|Issue #132 • November/December, 2011|
When you get to the point where you’re milking your own cow, you’ll need to figure out what to do with the excess milk. One of the easiest and tastiest options is to make homemade yogurt.
Yogurt is nothing more than the bacterial fermentation of milk using specific cultures. As far as I know, any milk can be used (cow, goat, yak, water buffalo, whatever). Yogurt in one form or another has been around for literally thousands of years. Curdled milk, after all, is nothing new. Because the fermentation process changes lactose into lactic acid, people who are moderately lactose-intolerant are often able to eat yogurt without a problem.
Making yogurt requires two main ingredients: culture and heat. Both must be controlled in order to produce a successful batch of yogurt.
Theoretically, any commercial yogurt (bought at a grocery store) that contains live cultures can be used to culture your milk. However, I’ve had little success following this option and prefer to purchase a yogurt culture in powder form from a supply company.
While there are a number of yogurt cultures available from suppliers, I wanted something I could re-culture myself so I wouldn’t have to keep purchasing new culture. After a bit of research, I found a Bulgarian Yogurt culture through the New England Cheesemaking Supply Company (www.cheesemaking.com). It can be re-cultured indefinitely without the need for fresh culture powder.
So…ready to make some yogurt? Let’s start from the beginning. I’ll pause for a while so you can go milk your cow…
…Now that you’re back, strain and chill the milk and let’s get started.
Start with about two quarts of milk. You can use skim or whole, fresh or store-bought. I prefer fresh skim. Put it in a pot on the lowest heat setting on the stove. You don’t want to heat it too quickly or it will have a burned taste. Keep a thermometer in the milk to watch the temperature. Do not use a microwave.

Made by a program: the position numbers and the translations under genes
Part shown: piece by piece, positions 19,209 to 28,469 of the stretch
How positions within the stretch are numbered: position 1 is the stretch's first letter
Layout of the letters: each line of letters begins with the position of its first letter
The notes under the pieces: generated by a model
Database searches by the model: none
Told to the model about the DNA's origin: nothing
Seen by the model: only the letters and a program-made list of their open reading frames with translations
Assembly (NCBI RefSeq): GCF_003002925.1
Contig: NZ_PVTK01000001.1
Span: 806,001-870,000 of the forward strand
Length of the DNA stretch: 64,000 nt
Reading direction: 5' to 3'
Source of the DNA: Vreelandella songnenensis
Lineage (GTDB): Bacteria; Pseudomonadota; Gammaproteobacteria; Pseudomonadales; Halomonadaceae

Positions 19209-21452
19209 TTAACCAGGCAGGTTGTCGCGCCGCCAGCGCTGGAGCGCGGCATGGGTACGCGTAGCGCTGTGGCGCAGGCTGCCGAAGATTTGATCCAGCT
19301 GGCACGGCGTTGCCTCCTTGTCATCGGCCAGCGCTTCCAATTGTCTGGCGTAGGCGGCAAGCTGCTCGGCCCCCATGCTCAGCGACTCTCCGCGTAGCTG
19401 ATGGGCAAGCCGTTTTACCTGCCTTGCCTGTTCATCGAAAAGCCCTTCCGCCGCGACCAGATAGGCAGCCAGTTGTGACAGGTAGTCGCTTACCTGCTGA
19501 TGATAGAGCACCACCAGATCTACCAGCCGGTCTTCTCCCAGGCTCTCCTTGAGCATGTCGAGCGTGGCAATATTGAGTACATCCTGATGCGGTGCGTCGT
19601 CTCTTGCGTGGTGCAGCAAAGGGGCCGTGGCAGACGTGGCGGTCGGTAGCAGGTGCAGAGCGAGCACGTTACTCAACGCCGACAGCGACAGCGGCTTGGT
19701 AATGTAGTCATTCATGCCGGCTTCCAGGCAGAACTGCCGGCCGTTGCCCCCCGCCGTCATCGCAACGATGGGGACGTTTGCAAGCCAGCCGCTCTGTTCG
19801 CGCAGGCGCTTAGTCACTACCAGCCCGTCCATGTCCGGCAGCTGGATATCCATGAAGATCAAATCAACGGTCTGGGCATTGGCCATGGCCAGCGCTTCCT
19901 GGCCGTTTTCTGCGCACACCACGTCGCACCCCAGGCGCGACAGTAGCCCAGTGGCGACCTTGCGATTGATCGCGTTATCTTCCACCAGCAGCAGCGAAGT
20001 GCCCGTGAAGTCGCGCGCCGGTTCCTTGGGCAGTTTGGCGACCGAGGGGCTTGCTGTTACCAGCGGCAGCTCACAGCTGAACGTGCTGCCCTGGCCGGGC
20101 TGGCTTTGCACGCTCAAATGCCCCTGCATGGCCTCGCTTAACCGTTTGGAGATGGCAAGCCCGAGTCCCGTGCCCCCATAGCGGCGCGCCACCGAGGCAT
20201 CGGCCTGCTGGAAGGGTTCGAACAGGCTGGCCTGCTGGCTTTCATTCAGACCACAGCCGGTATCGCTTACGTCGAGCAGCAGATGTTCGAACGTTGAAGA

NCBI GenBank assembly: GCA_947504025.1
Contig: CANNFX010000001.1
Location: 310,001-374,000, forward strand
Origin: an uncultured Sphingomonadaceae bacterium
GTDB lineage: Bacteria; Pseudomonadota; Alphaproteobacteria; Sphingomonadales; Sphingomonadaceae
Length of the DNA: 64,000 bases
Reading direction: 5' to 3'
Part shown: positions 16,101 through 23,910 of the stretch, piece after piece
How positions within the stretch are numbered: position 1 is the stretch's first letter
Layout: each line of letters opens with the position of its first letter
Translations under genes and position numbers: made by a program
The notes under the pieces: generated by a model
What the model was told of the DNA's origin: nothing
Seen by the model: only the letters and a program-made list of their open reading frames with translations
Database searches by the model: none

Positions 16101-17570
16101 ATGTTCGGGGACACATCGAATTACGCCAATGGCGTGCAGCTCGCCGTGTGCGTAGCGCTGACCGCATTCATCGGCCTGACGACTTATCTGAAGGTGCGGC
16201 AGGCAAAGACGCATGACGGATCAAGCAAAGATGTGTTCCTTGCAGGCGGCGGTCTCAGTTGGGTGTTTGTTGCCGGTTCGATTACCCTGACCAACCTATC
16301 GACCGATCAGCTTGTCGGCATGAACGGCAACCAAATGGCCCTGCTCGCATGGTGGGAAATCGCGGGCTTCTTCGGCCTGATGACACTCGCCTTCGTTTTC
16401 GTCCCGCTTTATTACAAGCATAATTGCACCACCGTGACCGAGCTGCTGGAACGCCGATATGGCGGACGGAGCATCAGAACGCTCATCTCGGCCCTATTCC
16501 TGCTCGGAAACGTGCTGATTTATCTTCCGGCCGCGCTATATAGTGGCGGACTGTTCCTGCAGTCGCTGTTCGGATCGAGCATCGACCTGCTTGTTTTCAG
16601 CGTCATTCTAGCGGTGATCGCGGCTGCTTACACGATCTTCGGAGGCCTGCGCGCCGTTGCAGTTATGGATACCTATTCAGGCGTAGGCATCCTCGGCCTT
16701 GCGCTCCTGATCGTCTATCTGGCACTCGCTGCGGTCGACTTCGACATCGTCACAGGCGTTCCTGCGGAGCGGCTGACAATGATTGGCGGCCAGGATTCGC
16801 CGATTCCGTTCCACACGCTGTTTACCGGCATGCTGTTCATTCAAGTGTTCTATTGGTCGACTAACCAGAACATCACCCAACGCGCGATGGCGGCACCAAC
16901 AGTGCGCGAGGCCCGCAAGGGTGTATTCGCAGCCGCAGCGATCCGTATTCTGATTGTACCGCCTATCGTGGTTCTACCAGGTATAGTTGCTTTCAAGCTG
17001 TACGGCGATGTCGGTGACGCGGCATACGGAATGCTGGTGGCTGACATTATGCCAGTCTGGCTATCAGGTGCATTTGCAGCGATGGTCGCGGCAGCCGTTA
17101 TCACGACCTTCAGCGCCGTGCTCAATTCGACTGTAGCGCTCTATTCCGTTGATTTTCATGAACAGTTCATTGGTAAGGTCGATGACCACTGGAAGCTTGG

I like to add half a cup of nonfat dry milk when I get started. This gives the yogurt a creamier texture. Stir the dry milk into the fresh milk until dissolved.
Heat the milk to no more than 180° F. Don’t go any higher than this or the milk will taste burned. This temperature is high enough to kill off any undesirable bacteria and to denature the milk protein so it won’t form curds (as with cheesemaking).
When the milk reaches 180° F, turn off the heat and let the milk cool to between 105° and 110° F. Don’t stir the milk while it is cooling. It will form a thick nasty layer of skin on top. After the milk has cooled, scoop off and discard the skin (don’t try to mix the skin back into the milk; it will only result in strings of skin in the yogurt). Don’t let the milk cool to less than 105°F or it will be too cool to culture the milk. Re-warm if necessary.
Add the yogurt culture. Do not add the culture before the milk has cooled to at least 110° F. Trust me on this; you will kill your culture if you add it to the milk when it’s too warm. Stir the culture in thoroughly.
Now the milk has to be incubated for a minimum of 5 to 6 hours. The longer it incubates, the tarter the yogurt. (I usually incubate mine about 12 hours because I like a tarter yogurt.) Anything can be used as long as the milk stays warm. Several years ago I bit the bullet and bought a Yogotherm Yogurt Maker because it’s non-electric and simple to clean (it’s literally just a plastic bucket that nests inside a Styrofoam sleeve and cover). You could probably put the milk behind the woodstove in order to stay warm, or inside a gas oven with a pilot light, or wrapped in towels and tucked inside a small ice chest. Use your creativity to come up with some way to keep the milk warm. But low-grade heat is necessary for the milk to culture and thicken properly.
After the yogurt has incubated for several hours, chill the yogurt for about 12 hours.
Before flavoring the yogurt, scoop out a few ounces and put it in a small container. Cover and keep this in the fridge. This is your starter for the next batch. The starter is best used within a couple of weeks the older it is, the less effective it is. If you don’t make yogurt very often, you may have to purchase some more starter culture for your next batch. However, the starter can be frozen and then thawed at room-temperature (not in the microwave!) to store it for longer periods of time.
The yogurt can be sweetened and flavored to your preference. You can use honey, sugar, Splenda, or eat it unsweetened. You can add vanilla flavoring or puréed fruit. My favorite combination is one cup Splenda plus two cups peach purée.
Fresh yogurt will store in the refrigerator far longer than fresh milk. I’ve eaten yogurt that is two or three weeks old and the only problem is it needs a little stirring and has a tarter flavor than fresh-made yogurt.
Making yogurt is such an easy task that it will become a routine way to use up some of the excess milk from your dairy animals.